A former adviser to the US State Department has warned Washington insiders to "stay away" from working with the President-elect's new administration, having previously called for others to support Mr Trump.
John Hopkins Professor Eliot A Cohen, who is a self-confessed "#NeverTrump" advocate, had previously advised Secretary of State Condoleezza Rice, but denounced Trump as "unfit" for the Presidency and Commander-in-Chief during the campaign.
Yet despite his own reluctance to work for the President-elect - which included organising a letter against him - he urged younger colleagues in government to do so, provided they accept they will be the "horse, not the jockey".
"It goes without saying that friends in military, diplomatic, or intelligence service - the career people who keep our country strong and safe - should continue to do their jobs," he previously said.
"If anything, having professionals serve who remember that their oath is to support and defend the Constitution - and not to truckle to an individual or his clique - will be more important than ever."
However that all changed this week when Mr Cohen said he had had "an exchange" with the Trump transition team that changed his mind.
"Stay away. They're angry, arrogant, screaming 'you LOST!' Will be ugly," he said on Twitter.
He also wrote an opinion piece for The Washington Post describing the Trump team as "never well prepared to begin with ... now torn by acrimony, resignations and palace coups."
Professor Cohen said new governments are often beset with complications and flashpoints, but warned this is not a "normal transition".
"The President-elect is surrounding himself with mediocrities whose chief qualification seems to be unquestioning loyalty," he said.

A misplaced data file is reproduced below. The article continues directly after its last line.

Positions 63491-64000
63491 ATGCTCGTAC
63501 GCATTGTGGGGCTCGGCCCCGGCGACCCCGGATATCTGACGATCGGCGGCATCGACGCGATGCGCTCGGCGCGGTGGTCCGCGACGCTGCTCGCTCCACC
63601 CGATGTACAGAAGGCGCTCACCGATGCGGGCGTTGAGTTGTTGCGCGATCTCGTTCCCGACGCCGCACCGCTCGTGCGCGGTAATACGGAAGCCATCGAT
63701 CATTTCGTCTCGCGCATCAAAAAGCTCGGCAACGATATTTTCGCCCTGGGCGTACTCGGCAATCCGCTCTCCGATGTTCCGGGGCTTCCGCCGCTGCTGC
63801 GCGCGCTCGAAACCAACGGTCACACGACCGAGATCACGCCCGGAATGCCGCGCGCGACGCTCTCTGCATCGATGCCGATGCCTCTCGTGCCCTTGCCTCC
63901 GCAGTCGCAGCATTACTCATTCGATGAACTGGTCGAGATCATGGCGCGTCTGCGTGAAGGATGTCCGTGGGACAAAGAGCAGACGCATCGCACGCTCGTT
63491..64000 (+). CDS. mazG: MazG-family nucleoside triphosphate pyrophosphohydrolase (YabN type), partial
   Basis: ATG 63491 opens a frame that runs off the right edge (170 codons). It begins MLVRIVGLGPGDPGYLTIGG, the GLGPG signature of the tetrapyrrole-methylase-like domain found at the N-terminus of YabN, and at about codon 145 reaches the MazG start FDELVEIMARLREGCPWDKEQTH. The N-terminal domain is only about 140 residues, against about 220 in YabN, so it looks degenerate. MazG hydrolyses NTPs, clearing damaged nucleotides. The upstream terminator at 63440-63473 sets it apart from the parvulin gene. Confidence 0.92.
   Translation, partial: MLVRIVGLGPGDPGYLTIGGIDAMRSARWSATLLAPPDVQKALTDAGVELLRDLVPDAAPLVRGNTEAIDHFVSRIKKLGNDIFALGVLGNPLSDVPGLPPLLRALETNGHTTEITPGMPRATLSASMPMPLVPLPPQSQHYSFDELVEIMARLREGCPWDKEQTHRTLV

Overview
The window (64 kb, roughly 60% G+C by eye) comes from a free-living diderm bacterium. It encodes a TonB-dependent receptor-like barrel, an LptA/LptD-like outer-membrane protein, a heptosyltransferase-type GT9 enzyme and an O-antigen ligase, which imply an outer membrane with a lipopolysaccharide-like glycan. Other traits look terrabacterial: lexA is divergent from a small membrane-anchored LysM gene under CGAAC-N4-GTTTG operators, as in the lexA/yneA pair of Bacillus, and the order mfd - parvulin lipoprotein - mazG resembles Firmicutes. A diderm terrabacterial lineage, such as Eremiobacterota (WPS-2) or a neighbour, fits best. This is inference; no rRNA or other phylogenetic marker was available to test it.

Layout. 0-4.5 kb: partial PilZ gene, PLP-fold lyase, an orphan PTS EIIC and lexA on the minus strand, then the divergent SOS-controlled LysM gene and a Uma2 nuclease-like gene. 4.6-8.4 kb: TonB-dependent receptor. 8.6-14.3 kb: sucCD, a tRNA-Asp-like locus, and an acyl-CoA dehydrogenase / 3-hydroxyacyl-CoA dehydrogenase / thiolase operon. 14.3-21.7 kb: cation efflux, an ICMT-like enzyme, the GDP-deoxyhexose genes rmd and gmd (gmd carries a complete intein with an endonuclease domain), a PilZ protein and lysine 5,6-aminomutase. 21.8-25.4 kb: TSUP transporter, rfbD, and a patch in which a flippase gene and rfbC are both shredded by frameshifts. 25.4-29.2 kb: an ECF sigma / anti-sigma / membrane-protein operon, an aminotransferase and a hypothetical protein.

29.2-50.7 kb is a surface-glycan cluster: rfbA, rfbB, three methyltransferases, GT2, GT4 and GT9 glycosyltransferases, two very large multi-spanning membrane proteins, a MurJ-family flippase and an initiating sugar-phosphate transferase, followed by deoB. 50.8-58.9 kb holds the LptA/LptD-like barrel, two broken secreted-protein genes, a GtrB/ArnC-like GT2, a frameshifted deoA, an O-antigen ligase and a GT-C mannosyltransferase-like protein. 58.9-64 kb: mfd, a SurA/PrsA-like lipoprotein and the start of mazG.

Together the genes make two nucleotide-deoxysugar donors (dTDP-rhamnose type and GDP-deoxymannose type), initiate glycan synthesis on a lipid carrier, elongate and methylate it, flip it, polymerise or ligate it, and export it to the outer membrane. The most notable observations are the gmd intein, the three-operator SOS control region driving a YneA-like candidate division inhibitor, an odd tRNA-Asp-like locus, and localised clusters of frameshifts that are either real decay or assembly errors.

"My bottom line: Conservative political types should not volunteer to serve in this administration, at least for now. They would probably have to make excuses for things that are inexcusable and defend people who are indefensible."
The President-elect took to Twitter to defend the "very organised" transition process amid reports it is in disarray.
He tweeted: "I am the only one who knows who the finalists are!"
The New York Times
reports Mr Trump's son-in-law Jared Kushner could be behind a "purge" of top brass in the Trump team based on personal vendettas and infighting.
Former New Jersey Governor Chris Christie has been sacked as head of the transition team and replaced by Trump's running mate Mike Pence. Mr Kushner's father was tried and jailed in New Jersey while Mr Christie was federal prosecutor in the state.
Lobbyist Mattew Freeman and Michigan representative Mike Rogers have also been fired, the Times reports.
It comes amid uproar over the appointment of former Breitbart editor Stephen K Bannon as chief strategist in the White House which has sparked outrage from major groups like the Anti-Defamation League for his alleged anti-semitic and nationalist views.
Bannon's backers including Trump campaign manager Kellyanne Conway said he is "not as scary" as claimed. However the news service, which has grown rapidly as the "platform for the alt-right" under his stewardship, has published a host of stories on "black crime" including "black mobs" and "black rape gangs", the Associated Press reports.
Meanwhile, former New York Mayor Rudy Giuliani has been mentioned several times as a top cabinet pick for the President-elect.
The man who was described as "America's mayor" during the 9/11 terror attacks spoke on Monday about foreign policy priorities including terrorism and Russia.
On ISIS, he said he believes they are the "greatest danger, and not because ISIS is in Iraq and in Syria, but because ISIS did something al-Qaeda never did - ISIS was able to spread itself around the world."
Mr Guiliani also dismissed Russia as a "military competitor" to the United States, saying "it really isn't".
"It's our unwillingness under Obama to even threaten the use of our military that makes Russia so powerful."